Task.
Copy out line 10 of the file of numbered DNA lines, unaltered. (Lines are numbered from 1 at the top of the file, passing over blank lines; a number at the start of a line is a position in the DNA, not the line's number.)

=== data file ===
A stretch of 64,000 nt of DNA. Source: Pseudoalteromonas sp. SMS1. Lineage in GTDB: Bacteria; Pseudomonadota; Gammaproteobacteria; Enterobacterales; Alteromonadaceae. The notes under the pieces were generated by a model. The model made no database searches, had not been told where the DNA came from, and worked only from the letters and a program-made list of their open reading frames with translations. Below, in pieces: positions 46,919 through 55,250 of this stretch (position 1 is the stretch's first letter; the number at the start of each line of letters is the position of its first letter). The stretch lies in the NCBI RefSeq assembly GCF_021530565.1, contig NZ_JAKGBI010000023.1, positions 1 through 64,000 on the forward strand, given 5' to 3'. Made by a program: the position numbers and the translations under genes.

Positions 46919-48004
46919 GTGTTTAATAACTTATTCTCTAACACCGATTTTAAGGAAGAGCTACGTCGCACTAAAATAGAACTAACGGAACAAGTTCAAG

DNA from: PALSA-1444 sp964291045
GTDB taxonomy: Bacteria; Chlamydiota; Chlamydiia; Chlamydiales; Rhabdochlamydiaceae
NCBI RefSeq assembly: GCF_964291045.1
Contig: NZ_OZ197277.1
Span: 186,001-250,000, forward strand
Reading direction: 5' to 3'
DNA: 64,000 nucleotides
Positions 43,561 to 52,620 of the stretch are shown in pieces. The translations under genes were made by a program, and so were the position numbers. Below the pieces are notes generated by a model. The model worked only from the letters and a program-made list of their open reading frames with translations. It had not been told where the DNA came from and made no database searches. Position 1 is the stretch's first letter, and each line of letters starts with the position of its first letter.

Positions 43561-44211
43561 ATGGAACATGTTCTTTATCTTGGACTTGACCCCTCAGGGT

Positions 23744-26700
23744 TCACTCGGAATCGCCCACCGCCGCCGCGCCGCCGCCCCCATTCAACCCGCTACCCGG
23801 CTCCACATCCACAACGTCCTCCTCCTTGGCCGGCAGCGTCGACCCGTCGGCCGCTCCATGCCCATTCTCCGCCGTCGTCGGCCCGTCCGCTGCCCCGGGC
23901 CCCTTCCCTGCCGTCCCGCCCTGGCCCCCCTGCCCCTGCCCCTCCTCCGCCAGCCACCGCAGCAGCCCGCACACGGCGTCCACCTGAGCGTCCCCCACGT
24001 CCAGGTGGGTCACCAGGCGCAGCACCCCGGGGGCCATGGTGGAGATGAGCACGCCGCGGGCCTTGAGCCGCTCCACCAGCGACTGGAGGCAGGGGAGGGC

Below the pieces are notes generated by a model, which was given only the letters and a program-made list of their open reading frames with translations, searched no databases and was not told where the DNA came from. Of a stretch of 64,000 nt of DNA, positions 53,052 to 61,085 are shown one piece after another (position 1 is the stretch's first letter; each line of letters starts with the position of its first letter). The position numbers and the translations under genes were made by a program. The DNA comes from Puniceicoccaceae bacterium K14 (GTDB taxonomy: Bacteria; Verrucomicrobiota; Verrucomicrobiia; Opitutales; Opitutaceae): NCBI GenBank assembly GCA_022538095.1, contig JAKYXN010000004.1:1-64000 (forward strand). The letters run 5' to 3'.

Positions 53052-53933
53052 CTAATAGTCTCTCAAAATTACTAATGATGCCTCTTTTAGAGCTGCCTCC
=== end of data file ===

DNA: 64,000 nucleotides